U.S. job growth accelerated sharply in January while the unemployment rate hit more than a 53-1/2-year low of 3.4%, pointing to a stubbornly tight labor market, and a potential headache for Federal Reserve officials as they fight inflation.
The Labor Department’s closely watched employment report on Friday also showed job creation in the past year was much stronger than previously estimated, suggesting the economy was nowhere near a recession. Though wage inflation cooled further in January, average hourly earnings increased faster in 2022 than previously estimated.
The strength in hiring, which occurred despite layoffs in the technology sector as well as in sectors like housing and finance that are sensitive to interest rates, poured cold water on market expectations that the U.S. central bank was close to pausing its monetary policy tightening cycle.
Economists said the head-scratching report and other data on Friday showing a sharp rebound in services industry activity last month suggested the Fed could lift its target interest rate above the recently projected 5.1% peak and keep it there for some time.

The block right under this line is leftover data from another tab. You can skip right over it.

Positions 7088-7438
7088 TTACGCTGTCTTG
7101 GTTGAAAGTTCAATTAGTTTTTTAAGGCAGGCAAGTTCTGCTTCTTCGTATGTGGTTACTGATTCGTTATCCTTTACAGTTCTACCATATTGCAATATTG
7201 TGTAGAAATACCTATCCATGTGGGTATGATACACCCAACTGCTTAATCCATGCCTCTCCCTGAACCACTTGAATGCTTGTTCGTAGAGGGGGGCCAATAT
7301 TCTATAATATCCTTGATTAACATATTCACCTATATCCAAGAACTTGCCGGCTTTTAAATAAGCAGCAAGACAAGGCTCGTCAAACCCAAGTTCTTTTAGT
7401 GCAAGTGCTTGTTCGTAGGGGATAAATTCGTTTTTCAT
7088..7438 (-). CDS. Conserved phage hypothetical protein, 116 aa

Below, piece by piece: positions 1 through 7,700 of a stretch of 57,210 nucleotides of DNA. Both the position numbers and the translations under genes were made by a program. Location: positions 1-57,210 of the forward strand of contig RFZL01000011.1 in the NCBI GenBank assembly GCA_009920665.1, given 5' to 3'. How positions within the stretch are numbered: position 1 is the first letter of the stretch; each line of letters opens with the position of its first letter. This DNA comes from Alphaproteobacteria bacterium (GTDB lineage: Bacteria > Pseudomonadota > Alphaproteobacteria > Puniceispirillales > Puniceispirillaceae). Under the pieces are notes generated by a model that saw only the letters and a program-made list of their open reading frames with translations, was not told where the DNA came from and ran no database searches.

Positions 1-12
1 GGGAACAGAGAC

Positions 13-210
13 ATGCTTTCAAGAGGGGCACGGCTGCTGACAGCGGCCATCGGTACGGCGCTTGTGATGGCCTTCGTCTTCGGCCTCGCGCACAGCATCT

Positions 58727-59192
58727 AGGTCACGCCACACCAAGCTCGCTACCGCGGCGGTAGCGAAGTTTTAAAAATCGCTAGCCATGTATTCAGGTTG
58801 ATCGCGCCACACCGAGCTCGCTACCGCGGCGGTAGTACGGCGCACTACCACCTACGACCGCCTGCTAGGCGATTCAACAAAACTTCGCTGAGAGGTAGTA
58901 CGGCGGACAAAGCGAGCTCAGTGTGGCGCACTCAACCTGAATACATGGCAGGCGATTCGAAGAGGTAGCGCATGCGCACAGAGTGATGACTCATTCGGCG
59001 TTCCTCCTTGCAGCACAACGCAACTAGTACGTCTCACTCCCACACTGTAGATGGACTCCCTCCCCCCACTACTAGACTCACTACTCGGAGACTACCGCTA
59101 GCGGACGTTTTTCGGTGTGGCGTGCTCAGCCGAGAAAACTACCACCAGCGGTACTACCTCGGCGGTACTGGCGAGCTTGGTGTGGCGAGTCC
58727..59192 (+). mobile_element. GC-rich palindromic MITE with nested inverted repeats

“The labor market is still running hot, too hot for the Fed’s liking,” said Daniel Vernazza, chief international economist at UniCredit Bank in London. “Anyone that thought the Fed might stop hiking as soon as its March meeting is likely to be disappointed on this evidence.”
The survey of establishments showed nonfarm payrolls surged by 517,000 jobs last month, the most in six months. Economists in a Reuters poll had expected a gain of 185,000. Data for December was revised higher to show 260,000 jobs added instead of the previously reported 223,000. Employment growth last month was well above the monthly average of 401,000 in 2022.
With January’s report, the Labor Department’s Bureau of Labor Statistics (BLS) published its annual payrolls “benchmark” revision and updated the formulas it uses to smooth the data for regular seasonal fluctuations in the establishment survey.
The economy added 568,000 more jobs in the 12 months through March 2022 than previously reported. Revisions to payrolls data from April through December also showed more jobs created than previously estimated. The economy added 4.8 million jobs in 2022 instead of the 4.5 million previously reported.
Courtesty Reuters. By Lucia Mutikani